I was randomly reading a grammar book (despite I'm still being in N5) and found the follow sentence:


The sentence was alone, without context, and it was translated to something like "a small good to live house" (the book is not in english, so I'm translating it by myself).

This took my attention because I can't see any verbs, but there is that "to live". I already tried to understand the phrase by myself, but since I found 住み心地 is a noun, not a verb, I would appreciate a explanation from someone with more knowledge, specially about what plays the role of a verb here.

  • 1
    If you haven't learned about relative clauses, please learn them first.
    – naruto
    Commented Nov 25, 2020 at 4:23
  • I was not aware of it, thank you for the tip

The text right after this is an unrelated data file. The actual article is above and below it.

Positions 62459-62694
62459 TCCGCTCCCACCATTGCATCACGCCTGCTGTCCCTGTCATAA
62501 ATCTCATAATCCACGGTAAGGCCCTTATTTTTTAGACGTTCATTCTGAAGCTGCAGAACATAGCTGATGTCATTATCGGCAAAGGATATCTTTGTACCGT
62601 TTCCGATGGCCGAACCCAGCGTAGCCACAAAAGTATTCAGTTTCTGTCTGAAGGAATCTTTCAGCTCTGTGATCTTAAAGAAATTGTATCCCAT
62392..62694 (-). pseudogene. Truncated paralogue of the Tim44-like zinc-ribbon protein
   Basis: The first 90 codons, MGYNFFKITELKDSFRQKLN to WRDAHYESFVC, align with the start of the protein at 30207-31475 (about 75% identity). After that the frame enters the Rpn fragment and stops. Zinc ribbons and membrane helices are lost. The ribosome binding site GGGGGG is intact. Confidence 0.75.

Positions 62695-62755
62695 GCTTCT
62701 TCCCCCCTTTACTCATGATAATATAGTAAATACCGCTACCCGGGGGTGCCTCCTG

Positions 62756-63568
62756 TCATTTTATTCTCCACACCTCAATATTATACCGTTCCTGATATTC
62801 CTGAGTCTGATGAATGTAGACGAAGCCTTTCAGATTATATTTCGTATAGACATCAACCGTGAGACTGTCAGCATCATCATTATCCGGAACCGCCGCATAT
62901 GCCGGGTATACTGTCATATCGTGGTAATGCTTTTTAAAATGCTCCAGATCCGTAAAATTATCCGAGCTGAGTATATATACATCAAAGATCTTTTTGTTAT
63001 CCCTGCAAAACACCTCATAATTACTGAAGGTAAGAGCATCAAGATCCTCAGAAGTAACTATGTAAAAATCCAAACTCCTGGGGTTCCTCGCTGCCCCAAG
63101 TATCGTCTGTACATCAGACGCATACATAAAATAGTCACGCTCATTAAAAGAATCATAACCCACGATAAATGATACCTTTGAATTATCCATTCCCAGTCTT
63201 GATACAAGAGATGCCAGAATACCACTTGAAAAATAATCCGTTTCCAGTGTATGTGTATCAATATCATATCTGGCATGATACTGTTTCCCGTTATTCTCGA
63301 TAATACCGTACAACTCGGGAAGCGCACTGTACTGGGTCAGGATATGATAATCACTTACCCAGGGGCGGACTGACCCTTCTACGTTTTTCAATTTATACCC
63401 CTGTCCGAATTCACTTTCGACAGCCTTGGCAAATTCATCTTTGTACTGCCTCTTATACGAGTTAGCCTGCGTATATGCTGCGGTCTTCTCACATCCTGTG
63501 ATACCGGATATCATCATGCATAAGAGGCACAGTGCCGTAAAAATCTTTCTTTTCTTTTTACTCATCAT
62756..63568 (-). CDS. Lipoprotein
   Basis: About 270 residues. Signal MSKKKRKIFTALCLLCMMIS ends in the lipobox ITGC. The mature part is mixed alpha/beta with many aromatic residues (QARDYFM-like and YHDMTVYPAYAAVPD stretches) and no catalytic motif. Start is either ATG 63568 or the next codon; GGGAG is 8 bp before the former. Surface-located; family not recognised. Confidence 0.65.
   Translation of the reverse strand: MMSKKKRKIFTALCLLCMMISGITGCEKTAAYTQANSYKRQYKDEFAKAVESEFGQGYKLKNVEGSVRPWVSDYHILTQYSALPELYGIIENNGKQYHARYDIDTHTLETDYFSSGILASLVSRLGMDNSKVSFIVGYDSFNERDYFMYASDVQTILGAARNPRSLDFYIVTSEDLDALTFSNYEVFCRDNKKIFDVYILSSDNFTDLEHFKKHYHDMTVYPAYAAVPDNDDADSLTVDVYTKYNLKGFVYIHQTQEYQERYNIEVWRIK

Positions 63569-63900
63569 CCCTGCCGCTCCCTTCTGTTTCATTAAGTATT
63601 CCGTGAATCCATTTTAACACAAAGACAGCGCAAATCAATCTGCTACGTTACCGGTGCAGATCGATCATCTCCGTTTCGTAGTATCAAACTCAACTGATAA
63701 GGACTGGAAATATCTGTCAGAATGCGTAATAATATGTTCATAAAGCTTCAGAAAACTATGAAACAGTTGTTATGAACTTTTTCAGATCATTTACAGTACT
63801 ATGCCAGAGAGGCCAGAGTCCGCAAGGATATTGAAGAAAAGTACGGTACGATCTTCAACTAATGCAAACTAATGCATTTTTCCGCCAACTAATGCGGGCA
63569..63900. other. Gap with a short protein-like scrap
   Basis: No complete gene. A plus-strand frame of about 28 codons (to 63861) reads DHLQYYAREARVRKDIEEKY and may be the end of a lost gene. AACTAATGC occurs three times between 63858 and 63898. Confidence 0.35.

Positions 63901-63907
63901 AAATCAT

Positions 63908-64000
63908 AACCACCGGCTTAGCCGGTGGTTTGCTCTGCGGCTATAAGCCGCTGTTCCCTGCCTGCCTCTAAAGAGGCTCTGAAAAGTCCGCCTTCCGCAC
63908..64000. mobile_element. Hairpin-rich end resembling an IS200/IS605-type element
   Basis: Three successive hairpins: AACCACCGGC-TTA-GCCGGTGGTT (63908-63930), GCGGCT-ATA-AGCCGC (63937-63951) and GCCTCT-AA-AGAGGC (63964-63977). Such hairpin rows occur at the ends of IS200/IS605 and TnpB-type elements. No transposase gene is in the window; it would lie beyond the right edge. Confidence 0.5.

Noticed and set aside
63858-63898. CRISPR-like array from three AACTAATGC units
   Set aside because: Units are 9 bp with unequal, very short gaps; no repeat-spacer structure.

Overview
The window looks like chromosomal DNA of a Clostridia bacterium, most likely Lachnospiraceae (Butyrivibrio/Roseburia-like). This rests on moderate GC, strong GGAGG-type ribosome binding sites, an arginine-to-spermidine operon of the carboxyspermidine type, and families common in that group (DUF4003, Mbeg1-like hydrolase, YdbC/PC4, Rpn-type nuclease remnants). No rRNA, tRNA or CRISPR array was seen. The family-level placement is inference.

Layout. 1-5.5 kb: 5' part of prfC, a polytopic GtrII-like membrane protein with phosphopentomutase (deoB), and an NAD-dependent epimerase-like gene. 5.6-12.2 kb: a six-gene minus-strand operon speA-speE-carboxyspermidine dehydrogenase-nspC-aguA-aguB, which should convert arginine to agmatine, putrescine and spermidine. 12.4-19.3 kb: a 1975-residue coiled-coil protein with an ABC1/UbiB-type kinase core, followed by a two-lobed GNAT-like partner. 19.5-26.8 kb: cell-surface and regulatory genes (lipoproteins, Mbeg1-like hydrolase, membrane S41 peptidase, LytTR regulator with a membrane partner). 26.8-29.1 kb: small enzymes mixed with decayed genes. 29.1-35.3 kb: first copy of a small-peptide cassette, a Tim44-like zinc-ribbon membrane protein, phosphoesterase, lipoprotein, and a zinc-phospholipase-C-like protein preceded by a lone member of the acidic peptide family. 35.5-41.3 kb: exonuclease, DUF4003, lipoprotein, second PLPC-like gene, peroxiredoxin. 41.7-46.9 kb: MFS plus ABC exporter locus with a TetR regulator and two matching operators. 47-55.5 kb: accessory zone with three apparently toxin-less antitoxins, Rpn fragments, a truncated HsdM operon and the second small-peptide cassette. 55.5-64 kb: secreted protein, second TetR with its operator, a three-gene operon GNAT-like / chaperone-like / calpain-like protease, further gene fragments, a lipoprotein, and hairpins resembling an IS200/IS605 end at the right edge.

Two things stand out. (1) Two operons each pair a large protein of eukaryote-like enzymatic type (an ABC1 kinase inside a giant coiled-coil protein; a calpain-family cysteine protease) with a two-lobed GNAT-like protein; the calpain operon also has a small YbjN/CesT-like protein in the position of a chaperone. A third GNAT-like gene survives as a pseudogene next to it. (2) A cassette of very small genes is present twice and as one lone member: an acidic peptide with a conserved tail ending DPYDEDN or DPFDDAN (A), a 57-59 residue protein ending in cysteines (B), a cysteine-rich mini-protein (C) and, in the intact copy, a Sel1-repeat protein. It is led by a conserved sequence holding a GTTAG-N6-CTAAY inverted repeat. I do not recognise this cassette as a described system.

– Mycroft
    Commented Nov 25, 2020 at 17:47

1 Answer 1


I would parse the phrase like this:


住み心地のいい and 小さな both modify the noun 家.

住み心地 is a noun, literally "living feeling" → "comfort in living".
住み心地のいい means "comfortable to live in". It's a relative clause that modifies 家.

住み心地いい家 can be rephrased as 住み心地いい家, and its non-relative version would be:

lit. as for house, living feeling is good
→ house is comfortable to live in


lit. a (small) house 〔where living feeling is good〕
→ a (small) house 〔that's comfortable to live in〕

Related (regarding the が/の conversion in a relative clause):

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